ADDIS ABABA— An Ethiopian court has convicted ten people of having links to al-Qaida, but did not issue life sentences as the prosecution requested. The accused say they will appeal.
Prison sentences ranging from three to 20 years were handed to nine Ethiopians and one Kenyan on Tuesday after they were found guilty of having links with the terrorist organization al-Qaida. One Ethiopian was set free.
Lawyer Temam Ababulga defended one of the Ethiopians who was convicted on charges of terrorism recruiting. He says his client, like all the others convicted, will appeal the sentence.
“As to my client, because the sentence that is given to my client is not legal and based on the evidence," said the lawyer. "Why the person that my client is said to be recruiting is set free, there is no evidence and legality under which the court can make my client guilty.”
Along with the al-Qaida charges, the ten were convicted for other charges such as recruitment, laundering money and leading terrorism cells. The death penalty can be given in Ethiopia for terrorism crimes but prosecutors requested life sentences.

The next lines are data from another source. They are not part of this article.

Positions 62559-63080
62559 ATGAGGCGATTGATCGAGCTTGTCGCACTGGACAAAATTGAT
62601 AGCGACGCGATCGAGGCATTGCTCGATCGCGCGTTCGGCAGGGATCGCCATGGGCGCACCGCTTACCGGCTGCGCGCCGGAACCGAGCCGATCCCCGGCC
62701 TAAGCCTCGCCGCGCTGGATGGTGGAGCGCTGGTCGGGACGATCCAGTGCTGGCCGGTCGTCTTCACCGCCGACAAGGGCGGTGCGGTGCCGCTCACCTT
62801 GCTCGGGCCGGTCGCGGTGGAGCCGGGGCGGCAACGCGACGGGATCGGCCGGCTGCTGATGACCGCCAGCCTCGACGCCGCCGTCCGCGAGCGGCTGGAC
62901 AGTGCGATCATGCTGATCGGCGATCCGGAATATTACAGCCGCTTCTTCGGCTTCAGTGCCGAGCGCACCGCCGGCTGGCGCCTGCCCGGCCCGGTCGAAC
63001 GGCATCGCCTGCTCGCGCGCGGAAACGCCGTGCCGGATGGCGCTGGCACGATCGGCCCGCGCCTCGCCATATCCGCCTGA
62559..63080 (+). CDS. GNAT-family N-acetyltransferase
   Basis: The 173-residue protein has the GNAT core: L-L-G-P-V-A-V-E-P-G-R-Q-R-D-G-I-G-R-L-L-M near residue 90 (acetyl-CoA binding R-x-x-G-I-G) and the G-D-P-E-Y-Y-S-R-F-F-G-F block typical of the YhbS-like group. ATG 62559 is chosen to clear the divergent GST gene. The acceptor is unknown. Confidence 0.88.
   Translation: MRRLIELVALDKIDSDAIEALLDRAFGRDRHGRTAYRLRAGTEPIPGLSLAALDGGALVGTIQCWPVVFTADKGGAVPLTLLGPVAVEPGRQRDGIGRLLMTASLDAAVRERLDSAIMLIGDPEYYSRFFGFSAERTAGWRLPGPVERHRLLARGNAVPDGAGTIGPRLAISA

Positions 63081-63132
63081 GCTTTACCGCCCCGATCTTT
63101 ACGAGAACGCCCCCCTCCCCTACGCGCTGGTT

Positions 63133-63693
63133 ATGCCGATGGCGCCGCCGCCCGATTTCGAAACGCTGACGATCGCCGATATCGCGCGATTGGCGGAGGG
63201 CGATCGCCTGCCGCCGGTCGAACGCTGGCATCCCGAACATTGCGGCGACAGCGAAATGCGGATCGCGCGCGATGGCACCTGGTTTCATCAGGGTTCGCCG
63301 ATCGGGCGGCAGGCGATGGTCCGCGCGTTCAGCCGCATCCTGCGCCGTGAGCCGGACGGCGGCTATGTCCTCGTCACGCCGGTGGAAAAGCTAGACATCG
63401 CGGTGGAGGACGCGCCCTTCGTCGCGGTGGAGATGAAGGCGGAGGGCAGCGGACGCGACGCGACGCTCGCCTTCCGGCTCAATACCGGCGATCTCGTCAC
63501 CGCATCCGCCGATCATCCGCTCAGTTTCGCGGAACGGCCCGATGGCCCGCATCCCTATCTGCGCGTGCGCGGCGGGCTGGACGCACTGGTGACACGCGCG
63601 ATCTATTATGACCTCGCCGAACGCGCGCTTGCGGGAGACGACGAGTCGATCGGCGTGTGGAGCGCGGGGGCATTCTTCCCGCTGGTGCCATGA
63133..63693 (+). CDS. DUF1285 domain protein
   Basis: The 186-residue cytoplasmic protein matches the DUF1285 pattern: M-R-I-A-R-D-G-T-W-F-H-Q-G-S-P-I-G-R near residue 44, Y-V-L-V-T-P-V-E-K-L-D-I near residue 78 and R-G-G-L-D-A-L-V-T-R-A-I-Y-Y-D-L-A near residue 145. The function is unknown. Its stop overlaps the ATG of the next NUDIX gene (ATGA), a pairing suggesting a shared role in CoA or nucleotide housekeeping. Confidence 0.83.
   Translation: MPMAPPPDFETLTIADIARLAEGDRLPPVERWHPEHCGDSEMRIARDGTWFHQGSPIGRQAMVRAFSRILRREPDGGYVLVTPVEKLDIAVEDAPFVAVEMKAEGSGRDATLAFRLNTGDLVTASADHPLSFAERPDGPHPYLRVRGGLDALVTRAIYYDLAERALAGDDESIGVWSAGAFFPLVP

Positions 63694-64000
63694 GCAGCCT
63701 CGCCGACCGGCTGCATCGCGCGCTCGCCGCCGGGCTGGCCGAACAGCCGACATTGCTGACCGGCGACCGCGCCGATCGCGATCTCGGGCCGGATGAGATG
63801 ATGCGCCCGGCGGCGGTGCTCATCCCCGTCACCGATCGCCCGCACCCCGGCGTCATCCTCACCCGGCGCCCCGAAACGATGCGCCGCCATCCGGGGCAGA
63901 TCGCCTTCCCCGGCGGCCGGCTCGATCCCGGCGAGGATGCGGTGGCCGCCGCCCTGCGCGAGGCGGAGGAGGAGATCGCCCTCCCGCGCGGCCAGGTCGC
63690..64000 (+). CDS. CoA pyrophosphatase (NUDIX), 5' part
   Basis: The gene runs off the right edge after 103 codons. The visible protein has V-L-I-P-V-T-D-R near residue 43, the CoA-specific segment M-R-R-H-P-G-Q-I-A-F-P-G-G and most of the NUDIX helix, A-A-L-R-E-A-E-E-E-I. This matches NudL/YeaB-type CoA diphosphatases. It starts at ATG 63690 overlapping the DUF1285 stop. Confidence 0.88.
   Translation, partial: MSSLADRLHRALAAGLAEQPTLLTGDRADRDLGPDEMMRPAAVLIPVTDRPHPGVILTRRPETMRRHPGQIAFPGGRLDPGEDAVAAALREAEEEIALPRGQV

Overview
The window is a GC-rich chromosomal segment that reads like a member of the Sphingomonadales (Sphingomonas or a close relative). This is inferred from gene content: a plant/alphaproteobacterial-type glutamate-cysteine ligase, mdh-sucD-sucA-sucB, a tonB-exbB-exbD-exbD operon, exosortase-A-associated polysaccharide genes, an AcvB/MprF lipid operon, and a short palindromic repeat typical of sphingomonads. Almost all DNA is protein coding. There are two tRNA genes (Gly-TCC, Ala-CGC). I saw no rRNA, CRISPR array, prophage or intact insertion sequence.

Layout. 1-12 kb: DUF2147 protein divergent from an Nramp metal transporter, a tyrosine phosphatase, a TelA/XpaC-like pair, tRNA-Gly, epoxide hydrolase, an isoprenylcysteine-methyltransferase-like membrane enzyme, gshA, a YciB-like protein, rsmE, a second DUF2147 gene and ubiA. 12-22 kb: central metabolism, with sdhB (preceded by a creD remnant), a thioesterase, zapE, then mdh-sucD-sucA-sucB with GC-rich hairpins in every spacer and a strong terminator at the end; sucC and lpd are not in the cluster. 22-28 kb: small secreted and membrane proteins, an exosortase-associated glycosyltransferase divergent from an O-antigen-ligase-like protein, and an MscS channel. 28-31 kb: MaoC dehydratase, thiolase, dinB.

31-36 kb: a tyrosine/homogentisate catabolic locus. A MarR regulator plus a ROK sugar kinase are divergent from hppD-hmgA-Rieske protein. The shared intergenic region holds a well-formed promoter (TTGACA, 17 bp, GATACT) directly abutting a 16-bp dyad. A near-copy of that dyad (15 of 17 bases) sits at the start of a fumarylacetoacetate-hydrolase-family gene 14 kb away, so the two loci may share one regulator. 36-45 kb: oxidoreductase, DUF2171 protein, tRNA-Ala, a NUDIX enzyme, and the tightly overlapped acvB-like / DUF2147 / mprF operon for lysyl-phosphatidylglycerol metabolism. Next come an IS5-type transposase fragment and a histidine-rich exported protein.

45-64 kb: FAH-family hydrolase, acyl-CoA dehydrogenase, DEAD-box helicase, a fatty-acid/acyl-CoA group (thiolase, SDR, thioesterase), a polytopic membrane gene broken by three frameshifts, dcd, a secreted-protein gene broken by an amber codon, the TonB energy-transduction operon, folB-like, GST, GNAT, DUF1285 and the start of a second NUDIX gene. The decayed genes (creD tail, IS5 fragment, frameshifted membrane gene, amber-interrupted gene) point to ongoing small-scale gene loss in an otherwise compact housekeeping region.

The judge said the court did not hand out life sentences because of mitigating circumstances, such as the fact that none of the convicted had previous crime records.
Lawyer Temam believes the convicted were arrested for other reasons.
“I think in this particular case, somebody is trying to persuade somebody that there is a danger of terrorism in this country which I don’t think so. There is no proper evidence to persuade me to think in such a way in this particular case,” he said.
The Ethiopians and the Kenyan were arrested in April 2012 and charged under Ethiopia's strong anti-terrorism law. International human rights organizations frequently criticize the law, saying the Ethiopian government is using it to silence dissident voices.
All the convicted will appeal their sentences in two weeks at the Federal Supreme Court.
This was the first trial in Ethiopia where people were suspected of having links with al-Qaida. But Ethiopian security forces arrested 15 people earlier this month for allegedly having links with al-Qaida and Somali militant group al-Shabab.